A noble variety bestowed with both power and concentration, Cabernet Sauvignon is sometimes referred to as the “king” of red grapes. It can be somewhat unapproachable early in its youth but has the potential to age beautifully, with the ability to last fifty years or more at its best. Small berries and tough skins provide its trademark firm tannic grip, while high acidity helps to keep the wine fresh for decades. Cabernet Sauvignon flourishes in temperate climates like Bordeaux's Medoc region (and in St-Emillion and Pomerol, where it plays a supporting role to Merlot). The top Médoc producers use Cabernet Sauvignon for their wine’s backbone, blending it with Merlot and smaller amounts of Cabernet Franc, Malbec, and/or Petit Verdot. On its own, Cabernet Sauvignon has enjoyed great success throughout the world, particularly in the Napa Valley, and is responsible for some of the world’s most prestigious and sought-after “cult” wines.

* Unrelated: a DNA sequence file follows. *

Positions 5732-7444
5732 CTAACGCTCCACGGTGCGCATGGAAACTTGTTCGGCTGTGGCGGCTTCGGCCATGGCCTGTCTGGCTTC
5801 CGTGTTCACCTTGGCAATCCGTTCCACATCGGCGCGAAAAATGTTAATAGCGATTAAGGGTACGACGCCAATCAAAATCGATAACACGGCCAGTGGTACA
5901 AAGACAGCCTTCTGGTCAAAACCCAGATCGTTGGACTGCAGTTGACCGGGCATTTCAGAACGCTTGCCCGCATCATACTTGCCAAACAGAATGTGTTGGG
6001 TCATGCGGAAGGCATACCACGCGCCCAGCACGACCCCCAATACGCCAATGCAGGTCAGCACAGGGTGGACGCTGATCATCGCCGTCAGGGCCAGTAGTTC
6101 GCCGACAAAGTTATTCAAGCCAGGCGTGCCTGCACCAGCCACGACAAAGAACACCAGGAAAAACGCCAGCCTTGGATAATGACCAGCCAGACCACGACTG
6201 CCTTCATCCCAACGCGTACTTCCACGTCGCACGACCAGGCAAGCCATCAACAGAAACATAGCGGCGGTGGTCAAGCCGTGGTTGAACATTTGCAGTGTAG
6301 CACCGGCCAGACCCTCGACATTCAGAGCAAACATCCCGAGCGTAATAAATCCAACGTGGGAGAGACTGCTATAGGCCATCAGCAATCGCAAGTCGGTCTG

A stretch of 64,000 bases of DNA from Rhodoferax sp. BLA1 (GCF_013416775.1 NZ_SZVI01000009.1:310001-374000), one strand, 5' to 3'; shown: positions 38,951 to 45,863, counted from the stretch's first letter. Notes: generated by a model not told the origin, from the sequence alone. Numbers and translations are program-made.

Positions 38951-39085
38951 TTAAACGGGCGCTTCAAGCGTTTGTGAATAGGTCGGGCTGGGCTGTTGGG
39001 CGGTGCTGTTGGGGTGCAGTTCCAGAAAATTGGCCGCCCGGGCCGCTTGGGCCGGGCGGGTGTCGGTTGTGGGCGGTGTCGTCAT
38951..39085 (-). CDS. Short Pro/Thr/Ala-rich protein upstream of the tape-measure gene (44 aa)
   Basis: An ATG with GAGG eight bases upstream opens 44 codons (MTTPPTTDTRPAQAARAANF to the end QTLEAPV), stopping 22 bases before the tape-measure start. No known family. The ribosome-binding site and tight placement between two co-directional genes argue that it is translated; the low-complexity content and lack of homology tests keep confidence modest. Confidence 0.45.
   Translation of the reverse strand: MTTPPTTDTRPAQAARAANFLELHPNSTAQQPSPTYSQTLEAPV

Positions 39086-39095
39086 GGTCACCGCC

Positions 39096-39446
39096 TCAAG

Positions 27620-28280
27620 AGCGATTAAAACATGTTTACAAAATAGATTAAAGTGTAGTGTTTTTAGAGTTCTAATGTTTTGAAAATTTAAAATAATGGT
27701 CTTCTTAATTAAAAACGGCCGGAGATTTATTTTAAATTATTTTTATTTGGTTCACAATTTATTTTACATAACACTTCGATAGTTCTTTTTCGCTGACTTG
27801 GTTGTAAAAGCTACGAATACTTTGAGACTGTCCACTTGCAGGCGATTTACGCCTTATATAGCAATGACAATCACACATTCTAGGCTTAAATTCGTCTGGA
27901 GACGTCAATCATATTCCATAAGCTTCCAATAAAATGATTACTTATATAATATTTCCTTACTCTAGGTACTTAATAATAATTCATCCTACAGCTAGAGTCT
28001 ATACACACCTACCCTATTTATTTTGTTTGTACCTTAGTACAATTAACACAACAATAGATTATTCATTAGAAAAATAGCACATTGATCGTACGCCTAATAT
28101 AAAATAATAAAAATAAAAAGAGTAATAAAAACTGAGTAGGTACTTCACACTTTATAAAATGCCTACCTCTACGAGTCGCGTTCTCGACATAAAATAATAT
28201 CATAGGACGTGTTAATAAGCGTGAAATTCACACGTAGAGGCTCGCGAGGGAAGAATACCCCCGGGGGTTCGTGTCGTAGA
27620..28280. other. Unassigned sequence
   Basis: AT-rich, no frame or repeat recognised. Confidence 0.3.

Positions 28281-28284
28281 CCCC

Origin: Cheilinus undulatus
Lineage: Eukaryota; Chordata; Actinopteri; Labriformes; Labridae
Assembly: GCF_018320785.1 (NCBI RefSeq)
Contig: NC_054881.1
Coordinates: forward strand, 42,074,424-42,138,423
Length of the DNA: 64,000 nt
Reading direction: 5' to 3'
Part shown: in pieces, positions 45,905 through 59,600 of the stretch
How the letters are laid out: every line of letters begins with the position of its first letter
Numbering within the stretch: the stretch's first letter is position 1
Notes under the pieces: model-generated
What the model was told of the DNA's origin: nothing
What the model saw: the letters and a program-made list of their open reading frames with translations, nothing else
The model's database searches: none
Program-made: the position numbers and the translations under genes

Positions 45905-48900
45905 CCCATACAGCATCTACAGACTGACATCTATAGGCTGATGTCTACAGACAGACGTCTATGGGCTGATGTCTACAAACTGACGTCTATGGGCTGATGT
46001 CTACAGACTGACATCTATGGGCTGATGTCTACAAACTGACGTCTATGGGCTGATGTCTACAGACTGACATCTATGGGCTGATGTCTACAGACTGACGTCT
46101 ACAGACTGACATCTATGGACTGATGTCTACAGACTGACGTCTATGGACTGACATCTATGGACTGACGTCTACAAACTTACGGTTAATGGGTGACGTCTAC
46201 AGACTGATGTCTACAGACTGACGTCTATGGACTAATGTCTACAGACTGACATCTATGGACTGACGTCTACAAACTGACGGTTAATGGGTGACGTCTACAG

In the Glass
High in color, tannin, and extract, Cabernet Sauvignon expresses notes of blackberry, cassis, plum, currant, spice, and tobacco. In Bordeaux and elsewhere in the Old World you'll find the more earthy, tannic side of Cabernet, where it's typically blended to soften tannins and add complexity. In warmer regions like California and Australia, you can typically expect more ripe fruit flavors upfront.
Cabernet Sauvignon is right at home with rich, intense meat dishes—beef, lamb, and venison, in particular—where its opulent fruit and decisive tannins make an equal match to the dense protein of the meat. With a mature Cabernet, opt for tender, slow-cooked meat dishes.
Despite the modern importance and ubiquity of Cabernet Sauvignon, it is actually a relatively young variety. In 1997, DNA revealed the grape to be a spontaneous crossing of Cabernet Franc and Sauvignon Blanc which took place in 17th century southwestern France.